In contrast with the grey tonality of that group, the two ‘Venetian’ pictures
are much warmer, and were enhanced by the application of red outlines to
suggest the presence of numerous figures.
Looking closely at the pictures it is apparent that there is no architectural
element, as if the eye scans a seaward horizon from the shore. Nevertheless,
the presence of so many festive crowds indicates that the quayside is not
far away. Indeed, in one of them a line of soldiers in red uniform stands
patiently to attention, while in the boats below people point eagerly
towards the distant smoke. These English troops are clearly an anomaly
in a Venetian subject, but would not be so in one closer to home.
A more appropriate identification of the pictures could, therefore, be
the arrival of the French king, Louis-Philippe, at Portsmouth on 8 October
1844 (fig.275). One of Turner’s own letters confirms that he was present on
the occasion, and a group of studies have been related to the event.
He had known Louis-Philippe many years earlier,when the Duc d’Orléans’s
son lived in exile at Twickenham, but more recently, in 1838, the king had
awarded him a diamond-studded, gold snuff-box in return for a copy of his
Picturesque Views in England and Wales.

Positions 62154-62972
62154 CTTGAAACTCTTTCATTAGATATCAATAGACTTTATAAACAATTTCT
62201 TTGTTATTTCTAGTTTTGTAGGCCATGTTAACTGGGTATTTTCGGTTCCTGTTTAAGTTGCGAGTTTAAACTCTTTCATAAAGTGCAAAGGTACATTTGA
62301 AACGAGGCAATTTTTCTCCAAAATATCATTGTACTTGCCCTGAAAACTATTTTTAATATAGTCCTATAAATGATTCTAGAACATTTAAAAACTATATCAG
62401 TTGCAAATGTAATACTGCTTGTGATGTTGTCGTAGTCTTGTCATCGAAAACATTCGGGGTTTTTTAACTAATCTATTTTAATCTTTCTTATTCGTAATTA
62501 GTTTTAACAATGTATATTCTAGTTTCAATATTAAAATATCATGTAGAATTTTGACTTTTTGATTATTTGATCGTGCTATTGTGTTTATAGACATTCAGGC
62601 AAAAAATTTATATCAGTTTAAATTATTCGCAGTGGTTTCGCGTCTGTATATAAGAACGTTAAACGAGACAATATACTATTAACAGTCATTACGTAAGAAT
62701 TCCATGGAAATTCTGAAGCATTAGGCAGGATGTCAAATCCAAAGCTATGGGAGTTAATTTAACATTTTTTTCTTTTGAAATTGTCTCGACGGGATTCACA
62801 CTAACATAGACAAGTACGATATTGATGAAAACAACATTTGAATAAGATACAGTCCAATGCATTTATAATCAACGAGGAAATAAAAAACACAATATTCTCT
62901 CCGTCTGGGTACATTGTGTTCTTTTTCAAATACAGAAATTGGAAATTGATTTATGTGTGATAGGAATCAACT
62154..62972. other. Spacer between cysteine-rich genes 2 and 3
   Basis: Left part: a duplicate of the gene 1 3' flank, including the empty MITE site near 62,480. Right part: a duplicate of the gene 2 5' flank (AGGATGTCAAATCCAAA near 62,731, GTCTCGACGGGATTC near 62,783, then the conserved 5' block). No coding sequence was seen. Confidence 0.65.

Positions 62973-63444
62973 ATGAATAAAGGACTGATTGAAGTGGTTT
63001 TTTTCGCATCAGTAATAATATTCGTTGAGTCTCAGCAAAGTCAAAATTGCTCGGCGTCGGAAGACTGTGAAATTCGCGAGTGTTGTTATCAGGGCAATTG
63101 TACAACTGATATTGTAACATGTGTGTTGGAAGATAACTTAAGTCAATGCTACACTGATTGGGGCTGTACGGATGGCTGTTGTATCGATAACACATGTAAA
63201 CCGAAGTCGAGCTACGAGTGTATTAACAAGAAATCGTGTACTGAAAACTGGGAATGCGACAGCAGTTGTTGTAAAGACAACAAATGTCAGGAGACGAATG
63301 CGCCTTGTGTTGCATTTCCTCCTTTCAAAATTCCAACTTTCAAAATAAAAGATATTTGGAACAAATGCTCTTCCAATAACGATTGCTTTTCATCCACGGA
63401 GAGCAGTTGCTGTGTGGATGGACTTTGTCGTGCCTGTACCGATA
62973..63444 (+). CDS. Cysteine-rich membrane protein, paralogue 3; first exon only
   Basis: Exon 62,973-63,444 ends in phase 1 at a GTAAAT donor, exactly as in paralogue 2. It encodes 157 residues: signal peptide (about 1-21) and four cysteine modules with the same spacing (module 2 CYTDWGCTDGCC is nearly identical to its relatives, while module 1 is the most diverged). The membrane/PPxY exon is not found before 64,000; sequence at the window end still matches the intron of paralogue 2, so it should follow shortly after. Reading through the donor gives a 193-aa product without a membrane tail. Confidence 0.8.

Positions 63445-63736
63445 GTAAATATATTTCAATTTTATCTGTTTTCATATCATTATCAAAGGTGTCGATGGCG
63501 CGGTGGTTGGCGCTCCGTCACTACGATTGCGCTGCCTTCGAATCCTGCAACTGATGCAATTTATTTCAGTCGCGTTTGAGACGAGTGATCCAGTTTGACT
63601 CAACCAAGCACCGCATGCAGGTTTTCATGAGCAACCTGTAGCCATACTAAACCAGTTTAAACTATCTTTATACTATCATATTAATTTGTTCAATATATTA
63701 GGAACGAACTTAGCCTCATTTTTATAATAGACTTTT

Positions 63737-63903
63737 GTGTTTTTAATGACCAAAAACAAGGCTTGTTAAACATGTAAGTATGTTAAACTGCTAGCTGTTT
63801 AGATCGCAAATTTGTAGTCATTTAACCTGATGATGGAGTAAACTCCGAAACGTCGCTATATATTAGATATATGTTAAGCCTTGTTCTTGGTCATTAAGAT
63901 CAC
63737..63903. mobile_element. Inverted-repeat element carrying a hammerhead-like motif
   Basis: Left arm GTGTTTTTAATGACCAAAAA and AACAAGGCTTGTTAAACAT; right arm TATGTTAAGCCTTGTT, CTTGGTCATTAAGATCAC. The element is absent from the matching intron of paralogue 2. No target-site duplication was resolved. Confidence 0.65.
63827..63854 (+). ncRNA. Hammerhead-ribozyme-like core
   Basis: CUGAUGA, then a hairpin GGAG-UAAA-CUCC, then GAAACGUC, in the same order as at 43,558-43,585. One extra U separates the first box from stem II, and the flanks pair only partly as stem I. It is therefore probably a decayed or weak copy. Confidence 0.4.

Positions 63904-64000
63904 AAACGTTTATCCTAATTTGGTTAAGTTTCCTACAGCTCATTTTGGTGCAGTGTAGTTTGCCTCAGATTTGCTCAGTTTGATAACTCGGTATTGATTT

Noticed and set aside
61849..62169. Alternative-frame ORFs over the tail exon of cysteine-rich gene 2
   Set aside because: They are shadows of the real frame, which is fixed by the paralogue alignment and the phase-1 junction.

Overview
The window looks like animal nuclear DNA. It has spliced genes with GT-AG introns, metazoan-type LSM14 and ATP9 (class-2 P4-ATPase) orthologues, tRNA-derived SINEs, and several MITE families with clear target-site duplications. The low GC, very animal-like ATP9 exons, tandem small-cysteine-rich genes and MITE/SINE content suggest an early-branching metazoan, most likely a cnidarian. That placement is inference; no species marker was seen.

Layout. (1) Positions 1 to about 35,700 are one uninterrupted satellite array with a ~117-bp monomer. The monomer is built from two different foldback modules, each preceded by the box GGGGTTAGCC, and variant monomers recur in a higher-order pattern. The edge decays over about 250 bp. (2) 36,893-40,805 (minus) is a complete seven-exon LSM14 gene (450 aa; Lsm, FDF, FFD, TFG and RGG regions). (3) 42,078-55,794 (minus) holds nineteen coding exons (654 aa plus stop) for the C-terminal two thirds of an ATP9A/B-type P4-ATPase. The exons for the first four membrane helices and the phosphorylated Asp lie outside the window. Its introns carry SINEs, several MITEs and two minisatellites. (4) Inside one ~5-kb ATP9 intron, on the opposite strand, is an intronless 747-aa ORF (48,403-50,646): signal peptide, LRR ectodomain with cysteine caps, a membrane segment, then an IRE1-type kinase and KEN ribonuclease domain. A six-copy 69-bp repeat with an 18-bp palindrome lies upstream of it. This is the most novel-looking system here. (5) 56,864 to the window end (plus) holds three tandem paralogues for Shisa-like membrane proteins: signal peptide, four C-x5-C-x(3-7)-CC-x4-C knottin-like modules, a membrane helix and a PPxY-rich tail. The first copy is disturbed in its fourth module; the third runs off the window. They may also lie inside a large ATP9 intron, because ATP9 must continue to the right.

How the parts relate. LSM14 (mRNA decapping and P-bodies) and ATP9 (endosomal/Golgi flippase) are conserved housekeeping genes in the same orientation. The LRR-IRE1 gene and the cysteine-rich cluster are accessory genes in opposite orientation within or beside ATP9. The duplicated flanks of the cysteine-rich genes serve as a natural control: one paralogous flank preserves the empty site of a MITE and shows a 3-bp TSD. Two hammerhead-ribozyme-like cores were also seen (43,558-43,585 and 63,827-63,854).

In the autumn of 1844 Louis-Philippe was attempting to consolidate the
alliance with Queen Victoria,which had begun the previous year with her visit
to his château in Picardy. His arrival in Portsmouth in his paddle steamer,
the Gomer, was one of several carefully staged pieces of pageantry that were
widely reported in the newspapers over the following week. To welcome him
the Queen’s guns were repeatedly fired, causing smoke to build up on the
anchorage, and, according to the Illustrated London News, ‘the whole
population thronged the beach’, watching as with every ‘moment this scene
increased in interest’.
One of the noteworthy features reported in the press was the presence of
troops, ‘disposed in two lines, each three deep’, which stretched ‘from the
Royal Dock yard to the railroad terminus’, which was presumably the same
display of military decorum that impressed Turner. Though the steamer
itself does not appear in his paintings, he shows the flotilla of smaller
vessels containing local dignitaries that went out to greet Louis-Philippe.
Moreover, the centrally placed boat in the Procession picture may, in fact,
be intended to be that from which the king disembarked.
This is all a long way from the interpretation of these pictures as the
wraith-like mists of Venice, with parties of revellers drifting to and from
the city across the Lagoon. But it demonstrates the way in which Turner’s
vision of Venice relies less on the specifics of place, and far more on what
he brought to the scene. Whether he was painting Venice or the Solent, he
remained obsessed with the elusive qualities of light and colour, and it is
his restless exploration of these characteristics that continues to captivate.